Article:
New Method of Forecasting Stronger Coastal Storms Under Development
As coastal storms grow larger with greater intensity and frequency, there’s a push to predict them with greater accuracy.
Youtong Zheng, assistant professor in the Department of Earth and Atmospheric Sciences at the University of Houston, knows that understanding the intricate processes driving these storms is essential for better prediction.
“My research focuses on how clouds form and evolve over time and how it affects weather and climate,” said Zheng, who is on the faculty at UH’s College of Natural Sciences and Mathematics. “I’m looking at climate change and how it affects storm formation.”
Zheng was awarded a five-year, $875,000 Early Career Award from the Department of Energy (DOE) to investigate air pollution impacts on coastal storms. He is one of 93 early career scientists to receive the award this year.
Testing the Aerosol Invigoration Effect
A phenomenon known as the aerosol invigoration effect is being hypothesized to cause the rise in stronger storms. Zheng’s project looks to test this hypothesis by using a next-generation climate model that allows scientists to take a closer look at the components of combative storms.
Additionally, Zheng is looking at the changes in coastal storm intensity, including the speed of updrafts in storms, the amount of precipitation produced by the storms, and the depth of the storms.
Kilometer Scale Versus Conventional Climate Models
Zheng is using the Simple Cloud-Resolving E3SM Atmosphere Model (SCREAM). It is one of several new climate models developed by DOE. These models provide enhanced simulations with greater accuracy.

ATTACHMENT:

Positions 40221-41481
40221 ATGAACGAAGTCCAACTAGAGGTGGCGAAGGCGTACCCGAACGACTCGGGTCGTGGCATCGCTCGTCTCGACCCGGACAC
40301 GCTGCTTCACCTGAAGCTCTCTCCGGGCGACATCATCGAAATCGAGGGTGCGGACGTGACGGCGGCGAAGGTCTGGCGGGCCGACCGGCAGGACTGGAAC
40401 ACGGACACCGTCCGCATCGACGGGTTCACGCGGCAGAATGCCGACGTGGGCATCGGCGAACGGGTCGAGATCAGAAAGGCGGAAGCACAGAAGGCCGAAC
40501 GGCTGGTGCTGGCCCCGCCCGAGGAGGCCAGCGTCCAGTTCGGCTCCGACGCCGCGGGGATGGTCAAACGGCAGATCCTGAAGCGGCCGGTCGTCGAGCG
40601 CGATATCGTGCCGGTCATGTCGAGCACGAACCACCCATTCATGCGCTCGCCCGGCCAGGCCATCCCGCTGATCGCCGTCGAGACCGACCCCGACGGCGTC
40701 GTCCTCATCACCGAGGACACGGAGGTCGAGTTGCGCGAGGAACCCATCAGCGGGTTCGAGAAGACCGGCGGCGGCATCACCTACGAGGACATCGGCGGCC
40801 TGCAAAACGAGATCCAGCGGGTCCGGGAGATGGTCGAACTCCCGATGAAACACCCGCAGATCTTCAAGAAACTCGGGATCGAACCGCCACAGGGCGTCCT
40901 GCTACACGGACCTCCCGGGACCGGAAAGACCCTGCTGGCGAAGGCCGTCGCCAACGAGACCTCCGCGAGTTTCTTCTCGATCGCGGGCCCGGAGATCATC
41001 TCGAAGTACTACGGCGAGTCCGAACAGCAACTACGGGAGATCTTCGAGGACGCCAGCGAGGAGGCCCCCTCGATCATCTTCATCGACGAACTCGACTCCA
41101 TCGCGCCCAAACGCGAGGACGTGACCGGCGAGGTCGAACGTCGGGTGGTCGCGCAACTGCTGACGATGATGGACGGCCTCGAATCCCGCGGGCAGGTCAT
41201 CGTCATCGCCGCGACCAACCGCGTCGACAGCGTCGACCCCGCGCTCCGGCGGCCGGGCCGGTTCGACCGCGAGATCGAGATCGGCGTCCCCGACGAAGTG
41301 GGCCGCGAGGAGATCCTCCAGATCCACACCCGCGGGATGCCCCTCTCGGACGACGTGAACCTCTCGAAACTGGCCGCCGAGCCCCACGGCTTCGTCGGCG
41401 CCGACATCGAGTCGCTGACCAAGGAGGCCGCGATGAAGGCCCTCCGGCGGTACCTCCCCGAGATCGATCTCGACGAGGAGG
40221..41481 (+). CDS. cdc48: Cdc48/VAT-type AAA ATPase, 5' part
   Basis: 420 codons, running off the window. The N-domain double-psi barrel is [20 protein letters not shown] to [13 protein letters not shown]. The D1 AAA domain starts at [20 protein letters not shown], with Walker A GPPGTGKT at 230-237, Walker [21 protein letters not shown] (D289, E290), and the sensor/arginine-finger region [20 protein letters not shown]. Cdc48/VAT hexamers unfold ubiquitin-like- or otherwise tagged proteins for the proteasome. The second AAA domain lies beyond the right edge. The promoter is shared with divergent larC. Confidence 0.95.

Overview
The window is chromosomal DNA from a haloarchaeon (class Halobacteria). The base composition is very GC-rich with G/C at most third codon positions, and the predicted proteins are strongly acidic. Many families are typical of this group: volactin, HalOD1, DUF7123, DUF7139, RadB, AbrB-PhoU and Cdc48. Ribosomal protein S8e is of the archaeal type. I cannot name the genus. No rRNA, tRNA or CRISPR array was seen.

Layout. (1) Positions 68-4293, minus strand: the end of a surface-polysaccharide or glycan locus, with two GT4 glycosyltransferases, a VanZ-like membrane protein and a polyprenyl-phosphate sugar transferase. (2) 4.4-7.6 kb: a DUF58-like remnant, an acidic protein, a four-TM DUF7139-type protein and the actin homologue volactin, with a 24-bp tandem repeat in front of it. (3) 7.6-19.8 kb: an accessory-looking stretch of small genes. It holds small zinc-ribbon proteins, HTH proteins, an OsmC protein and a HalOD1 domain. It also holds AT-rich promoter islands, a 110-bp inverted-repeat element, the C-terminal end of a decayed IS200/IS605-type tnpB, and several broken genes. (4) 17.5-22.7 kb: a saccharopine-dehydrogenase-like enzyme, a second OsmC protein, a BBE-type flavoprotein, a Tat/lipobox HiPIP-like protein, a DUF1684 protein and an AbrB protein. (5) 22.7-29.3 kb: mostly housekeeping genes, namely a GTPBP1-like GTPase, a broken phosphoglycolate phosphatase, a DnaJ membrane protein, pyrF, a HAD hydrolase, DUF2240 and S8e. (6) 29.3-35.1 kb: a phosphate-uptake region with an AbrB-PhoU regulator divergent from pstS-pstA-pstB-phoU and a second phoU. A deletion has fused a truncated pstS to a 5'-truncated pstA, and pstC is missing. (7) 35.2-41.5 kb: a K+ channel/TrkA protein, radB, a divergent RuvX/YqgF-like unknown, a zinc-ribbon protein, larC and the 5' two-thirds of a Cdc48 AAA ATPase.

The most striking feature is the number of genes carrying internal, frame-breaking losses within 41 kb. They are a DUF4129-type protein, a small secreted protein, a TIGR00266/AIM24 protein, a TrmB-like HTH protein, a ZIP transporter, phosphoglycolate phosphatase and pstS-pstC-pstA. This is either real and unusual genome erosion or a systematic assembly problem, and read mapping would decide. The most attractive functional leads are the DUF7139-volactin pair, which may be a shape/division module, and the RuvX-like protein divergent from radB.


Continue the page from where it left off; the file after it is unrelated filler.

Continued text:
“The model divides the Earth into a series of boxes or grid cells, with each cell covering only a few kilometers. Because the kilometer scale is a smaller scale, it allows us to investigate coastal storms in greater detail, which is something a conventional scale model can’t provide,” said Zheng. “The newer models give us a more in-depth look at atmospheric processes in relation to the size of the storms.”
New Climate Models Require Supercomputers
Because the model Zheng is using requires a large amount of computing power that only a supercomputer can provide, he partnered with researchers at the Lawrence Livermore National Laboratory in California. Zheng will use their supercomputer to process his data.
Zheng will be analyzing data collected during a field campaign in Houston, called Tracking Aerosol Convection interactions ExpeRiment (TRACER), which took place October 2021 through September 2022. TRACER also looked at the possible role aerosols play in storm strength. UH researchers were co-investigators during this campaign.
Greater Accuracy with Forecasting
Zheng’s project will give scientists a better understanding of coastal storms because it will pair air pollution models with sophisticated meteorological models to better simulate the evolving conditions that precede a coastal storm.
“Meteorologists use mathematical models of the atmosphere and ocean to predict weather based on current conditions. However, the models do not consider air pollution as part of the prediction process,” said Zheng.
The result will be more accurate predictions of storm intensity, trajectory and potential impacts.
By improving the accuracy of long-term weather models when forecasting coastal storm strength, Zheng hopes his work will have a lasting impact on emergency storm preparations for communities.
- Chris Guillory, College of Natural Sciences and Mathematics